In 193 BC, Scipio met Hannibal at Ephesus, and asked him who, in his opinion, were the greatest generals of…


Away with the fairies

There have been plenty of books in recent years in which apparently sane hacks go off in search of loonies…


What price freedom?

One of the best-known contacts for many Western reporters covering Poland and the Solidarity protests of the 1980s was Konstanty…


High life

High life

Tuesday lunches are an exercise in nostalgia

Hanky-panky is American slang for doing what comes naturally. In this Valentine’s Day week, I offer you Swoon, a book…

Low life

Low life

My encounter with a Bond girl

It’s my birthday. Four in the morning and I’m in the back of a cab coming back from a night…

Real life

Real life

Discovering a takeaway-ordering rabbit

My ability to almost play the opening bars of Chopin’s Revolutionary Study may seem like a futile skill to have.…

Long life

Long life

Excited by finding fairy eggs

One ‘bridge too far’ should have been enough, but it looks to me as if Michael Gove has already embarked…


The turf

Profit and loss

In his days as Foreign Secretary Robin Cook once told me that every politician should have a spell as a…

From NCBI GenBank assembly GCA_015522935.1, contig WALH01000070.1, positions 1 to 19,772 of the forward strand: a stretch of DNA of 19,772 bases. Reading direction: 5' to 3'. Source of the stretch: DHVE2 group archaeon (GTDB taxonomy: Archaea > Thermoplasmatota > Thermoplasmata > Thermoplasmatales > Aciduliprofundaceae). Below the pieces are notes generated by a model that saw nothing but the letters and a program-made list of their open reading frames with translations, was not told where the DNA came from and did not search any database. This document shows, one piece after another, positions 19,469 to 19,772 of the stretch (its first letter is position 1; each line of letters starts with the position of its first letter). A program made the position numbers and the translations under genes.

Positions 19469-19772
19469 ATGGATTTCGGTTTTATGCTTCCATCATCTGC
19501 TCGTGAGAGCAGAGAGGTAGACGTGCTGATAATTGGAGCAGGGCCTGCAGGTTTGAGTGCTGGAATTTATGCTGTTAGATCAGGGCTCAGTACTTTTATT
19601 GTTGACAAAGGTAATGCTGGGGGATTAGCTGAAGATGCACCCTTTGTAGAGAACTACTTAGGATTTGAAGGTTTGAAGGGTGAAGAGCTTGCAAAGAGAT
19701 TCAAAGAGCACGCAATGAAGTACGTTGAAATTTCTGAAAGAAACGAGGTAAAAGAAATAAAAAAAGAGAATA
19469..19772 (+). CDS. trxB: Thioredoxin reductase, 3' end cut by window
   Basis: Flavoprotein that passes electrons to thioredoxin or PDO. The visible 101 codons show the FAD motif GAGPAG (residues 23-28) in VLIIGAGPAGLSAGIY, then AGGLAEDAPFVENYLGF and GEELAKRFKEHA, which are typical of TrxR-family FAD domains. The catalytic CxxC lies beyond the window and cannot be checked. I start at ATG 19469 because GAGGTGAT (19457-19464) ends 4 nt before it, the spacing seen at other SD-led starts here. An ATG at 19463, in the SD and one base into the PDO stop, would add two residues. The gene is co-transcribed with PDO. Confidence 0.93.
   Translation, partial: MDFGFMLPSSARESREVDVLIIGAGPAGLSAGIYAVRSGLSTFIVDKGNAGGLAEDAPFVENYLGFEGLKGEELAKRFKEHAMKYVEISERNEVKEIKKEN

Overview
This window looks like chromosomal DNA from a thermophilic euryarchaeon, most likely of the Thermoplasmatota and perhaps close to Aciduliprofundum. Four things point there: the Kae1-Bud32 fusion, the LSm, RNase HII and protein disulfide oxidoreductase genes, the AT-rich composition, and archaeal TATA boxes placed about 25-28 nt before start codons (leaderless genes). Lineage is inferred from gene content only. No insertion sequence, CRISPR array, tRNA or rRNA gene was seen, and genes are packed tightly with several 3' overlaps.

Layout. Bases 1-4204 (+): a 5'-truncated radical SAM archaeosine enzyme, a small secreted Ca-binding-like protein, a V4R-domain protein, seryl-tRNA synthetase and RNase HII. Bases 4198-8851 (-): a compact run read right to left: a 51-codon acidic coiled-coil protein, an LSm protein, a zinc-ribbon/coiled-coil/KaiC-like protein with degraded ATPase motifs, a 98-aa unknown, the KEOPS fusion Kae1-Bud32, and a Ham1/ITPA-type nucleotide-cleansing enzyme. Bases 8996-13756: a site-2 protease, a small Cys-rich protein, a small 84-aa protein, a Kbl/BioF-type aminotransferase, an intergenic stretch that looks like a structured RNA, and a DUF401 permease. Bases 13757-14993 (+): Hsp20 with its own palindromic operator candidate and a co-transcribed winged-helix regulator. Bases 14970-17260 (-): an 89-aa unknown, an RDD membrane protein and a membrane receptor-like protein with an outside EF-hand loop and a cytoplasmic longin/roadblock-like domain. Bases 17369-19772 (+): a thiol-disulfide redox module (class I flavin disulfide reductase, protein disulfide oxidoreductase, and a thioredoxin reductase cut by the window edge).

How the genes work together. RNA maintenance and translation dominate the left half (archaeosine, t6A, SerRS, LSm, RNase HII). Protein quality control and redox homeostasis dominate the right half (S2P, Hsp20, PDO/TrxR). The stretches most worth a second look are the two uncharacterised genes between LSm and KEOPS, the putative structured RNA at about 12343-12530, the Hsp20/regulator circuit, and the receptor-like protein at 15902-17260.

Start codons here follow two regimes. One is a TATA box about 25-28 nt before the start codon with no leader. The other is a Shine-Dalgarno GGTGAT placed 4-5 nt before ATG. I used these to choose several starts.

I feel that we in the bridge community (is there one? Am I in it?) haven’t made enough of a…




Any book by the erudite Steve Giddins is an event and he has now produced a valuable guide to the…


Chess puzzle

No. 253

White to play. This position is from  Hartston-Portisch, Nice  1974. Can you spot White’s most accurate continuation of the  attack?…



Come, friendly bombs

In Competition No. 2784 you were invited to  rewrite John Betjeman’s poem ‘Slough’, substituting the target of your choice. The…



2100: Mask

Each of eighteen clues contains one misprinted letter in the definition part. Corrections of misprints spell a four-word phrase which…


Crossword solution

2097: spaced

1D, 2 40, 12 and 15 36 are PERSONAE (43) that have been adopted by DAVID BOWIE.  Unchecked letters of…

Toby Young

Status anxiety

The indiscreet charm of Julie Burchill

One of the downsides of getting older is witnessing your friends and acquaintances being honoured in various ways. I don’t…


The Wiki Man

Chris Huhne and the £500,000 speed camera

I don’t want to defend Chris Huhne, I really don’t. Apart from anything else, I have always thought the country…

Dear Mary

Dear Mary

Dear Mary

Q.  My husband, aged 56, mutters constantly that he is not well.  He has a variety of symptoms and I…



Horse and bourbon

At a club table, a group of us were discussing horse–eating, marvelling at the confusion and sentimentality of our fellow…

Mind Your Language

Mind your language

Electrification of the ring fence

At the age of 55, Gervase Markham set off to walk from London to Berwick without using any bridge or…